It was a harmonic convergence of scheduling that found me spending six solid hours with some of Silicon Valley's brightest minds. Without giving it much thought, I committed recently to a morning of meetings at Hewlett-Packard's sprawling lab on a Palo Alto, Calif., hillside on the same day I had agreed to an afternoon tour of the more modest InCube Labs in a San Jose industrial district.
Let's just say it was a day when I never had to worry about being the smartest person in the room. It was a day when brilliant scientists laid out a fabulous vision of the future that I only half understood. A day that did little for my self-esteem, but one that in the end was a blessing.
Sometimes being in a place can paradoxically make it hard to see. Being in Silicon Valley subjects all of us to the risk that we'll meet the possibility of the next big thing with a shrug. Every day seems to bring, if not new wonders, then talk of new wonders and the way they could change the world.
In the course of a few hours and 19 miles, I spoke with people about various inventions aimed at tracking the slightest changes in a host of environmental conditions, or moving digital information in new ways, or easing pain by disrupting its signal in the body, or cleansing a dialysis patient's blood continuously with an implantable device.
True, some of the technologies are far from sure things. Some have years of work to go. Some will never happen. But the point is there are people all around the valley who believe the seemingly impossible is possible. And listening to them talk reminds me that despite the outside factors -- chiefly the down economy -- the drive to innovate remains a powerful force.
It takes a certain type. At HP Labs, Partha Ranganathan is working on the future of data centers, a future that sees computing systems that run 1,000 times faster at a lower cost than those currently deployed. It's a big job, but he couldn't be more delighted to be tackling it.
And you know what he really likes? Talking with others around a white board at the lab about the monumental task he and his team are undertaking.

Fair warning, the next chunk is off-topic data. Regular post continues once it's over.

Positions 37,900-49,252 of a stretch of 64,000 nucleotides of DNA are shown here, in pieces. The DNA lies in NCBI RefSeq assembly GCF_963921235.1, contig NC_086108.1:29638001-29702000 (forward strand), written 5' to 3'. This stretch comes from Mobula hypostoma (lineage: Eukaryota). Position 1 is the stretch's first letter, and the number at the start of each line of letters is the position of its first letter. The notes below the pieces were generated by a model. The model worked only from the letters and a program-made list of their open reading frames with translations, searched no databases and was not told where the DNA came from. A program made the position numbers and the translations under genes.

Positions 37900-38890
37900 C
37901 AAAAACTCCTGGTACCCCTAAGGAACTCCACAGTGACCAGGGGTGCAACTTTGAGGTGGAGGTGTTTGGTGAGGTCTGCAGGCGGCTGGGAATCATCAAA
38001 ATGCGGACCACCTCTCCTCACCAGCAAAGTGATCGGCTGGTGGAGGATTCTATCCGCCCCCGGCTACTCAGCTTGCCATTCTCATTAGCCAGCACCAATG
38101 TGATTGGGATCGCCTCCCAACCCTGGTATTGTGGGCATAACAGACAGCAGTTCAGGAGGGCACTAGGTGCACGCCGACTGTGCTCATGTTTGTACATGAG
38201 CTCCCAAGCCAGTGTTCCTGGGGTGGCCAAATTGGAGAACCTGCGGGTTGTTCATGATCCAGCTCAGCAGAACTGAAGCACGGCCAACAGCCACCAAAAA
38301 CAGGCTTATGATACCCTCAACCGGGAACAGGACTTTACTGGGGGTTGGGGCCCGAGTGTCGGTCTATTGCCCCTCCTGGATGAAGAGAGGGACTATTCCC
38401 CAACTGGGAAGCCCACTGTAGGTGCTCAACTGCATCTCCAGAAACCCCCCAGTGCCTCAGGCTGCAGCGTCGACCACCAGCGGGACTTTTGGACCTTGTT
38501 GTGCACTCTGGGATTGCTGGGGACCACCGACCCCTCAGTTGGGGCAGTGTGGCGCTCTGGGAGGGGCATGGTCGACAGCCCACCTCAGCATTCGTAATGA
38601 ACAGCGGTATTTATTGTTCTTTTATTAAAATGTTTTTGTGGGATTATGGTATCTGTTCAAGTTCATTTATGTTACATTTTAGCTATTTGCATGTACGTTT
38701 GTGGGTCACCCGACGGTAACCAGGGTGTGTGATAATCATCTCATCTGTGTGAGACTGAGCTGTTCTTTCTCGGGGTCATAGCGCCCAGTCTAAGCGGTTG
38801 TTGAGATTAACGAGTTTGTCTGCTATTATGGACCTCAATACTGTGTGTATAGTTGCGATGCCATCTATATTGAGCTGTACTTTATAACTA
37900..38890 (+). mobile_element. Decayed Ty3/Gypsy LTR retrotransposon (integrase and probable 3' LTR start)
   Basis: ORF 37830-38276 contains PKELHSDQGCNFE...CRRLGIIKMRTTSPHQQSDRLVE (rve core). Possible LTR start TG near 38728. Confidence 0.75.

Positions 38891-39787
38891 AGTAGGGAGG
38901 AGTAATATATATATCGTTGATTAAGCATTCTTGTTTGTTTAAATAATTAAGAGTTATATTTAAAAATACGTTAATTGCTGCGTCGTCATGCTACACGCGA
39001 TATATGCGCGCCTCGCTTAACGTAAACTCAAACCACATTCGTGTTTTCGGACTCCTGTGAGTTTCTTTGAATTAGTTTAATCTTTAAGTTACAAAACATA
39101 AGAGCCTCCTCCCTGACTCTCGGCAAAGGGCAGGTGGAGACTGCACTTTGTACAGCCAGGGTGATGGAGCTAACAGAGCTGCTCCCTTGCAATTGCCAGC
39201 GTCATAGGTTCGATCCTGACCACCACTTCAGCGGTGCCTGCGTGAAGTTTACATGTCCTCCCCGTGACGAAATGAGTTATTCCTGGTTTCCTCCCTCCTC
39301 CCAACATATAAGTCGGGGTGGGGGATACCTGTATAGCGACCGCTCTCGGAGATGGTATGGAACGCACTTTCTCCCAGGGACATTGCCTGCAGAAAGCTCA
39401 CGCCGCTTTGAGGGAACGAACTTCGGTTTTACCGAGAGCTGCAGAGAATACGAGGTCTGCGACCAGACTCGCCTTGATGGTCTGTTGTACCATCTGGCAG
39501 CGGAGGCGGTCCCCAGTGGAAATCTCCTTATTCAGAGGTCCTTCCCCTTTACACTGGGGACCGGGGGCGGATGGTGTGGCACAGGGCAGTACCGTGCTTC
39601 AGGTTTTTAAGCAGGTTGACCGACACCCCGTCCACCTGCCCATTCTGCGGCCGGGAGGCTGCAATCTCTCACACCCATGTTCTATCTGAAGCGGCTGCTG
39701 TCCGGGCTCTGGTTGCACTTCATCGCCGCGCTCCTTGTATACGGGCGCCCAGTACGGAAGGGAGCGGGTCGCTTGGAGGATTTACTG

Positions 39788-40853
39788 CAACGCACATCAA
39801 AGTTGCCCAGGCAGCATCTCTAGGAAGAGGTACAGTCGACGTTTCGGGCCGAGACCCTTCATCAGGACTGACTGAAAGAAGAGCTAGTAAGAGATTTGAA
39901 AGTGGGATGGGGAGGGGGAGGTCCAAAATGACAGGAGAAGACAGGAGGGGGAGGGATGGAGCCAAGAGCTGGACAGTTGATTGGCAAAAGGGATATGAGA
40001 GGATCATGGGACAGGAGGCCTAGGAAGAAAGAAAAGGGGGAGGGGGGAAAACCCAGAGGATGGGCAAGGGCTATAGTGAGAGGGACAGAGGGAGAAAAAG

"I find the physicists fascinating," he says. "And the things you think are impossible? They say, 'Why?'"
Slaying the impossible. It's what these big-brained innovators live for.
Which is not to say that money isn't important. This is Silicon Valley, not Utopia. HP Labs director Prith Banerjee made that clear, as he welcomed a small group to the lab before sending us off to meet with those contemplating a radically different future.
Yes, Banerjee wants his folks to think big thoughts and do cool things. In fact, he's told them their projects must have the potential to significantly change the state of the art in their fields. But they need to have the potential for something else, too: making at least $1 billion for HP.
No pressure there.
Still, walking through the Palo Alto lab, one of seven HP labs worldwide housing 500 researchers, it's hard to imagine that the big thinkers are fixated on the payoff for HP or themselves. Down in a windowless room with work benches, wires and servers in various states of assembly, Mike Tan talks about his part in building an affordable system that will transport digital information along beams of light instead of wires of copper.
Sure, he's enthusiastic as he explains the ins and outs of moving ones and zeros. But he really lights up when he talks about the act of invention.
"There's the actual hardship of designing something," he says, "and then the satisfaction of creating something that actually helps people, the joy of building something and seeing that it works."
It's a thrill, whether you're in a lab of 500 or running a lab with 18 employees, as Mir Imran does at InCube. Imran, who worked on the first implantable defibrillator, opened InCube in 1994. He's spun off more than 20 companies, most of them in the medical device field.
Why does he do it? Well, there is the challenge of solving the unsolvable. But his inspiration goes back to when he was an electrical engineering student at Rutgers University, who took a summer job at a school for children with cerebral palsy. His assignment: Build a machine that would help one little girl with severe palsy communicate. His solution translated her facial movements into common prerecorded phrases.
"She just loved it," he tells me on my afternoon visit to InCube. "She gave me a hug and cried. That was such a moving experience."
And one that placed him irrevocably on the road to becoming an inventor in one of the most inventive places on Earth.
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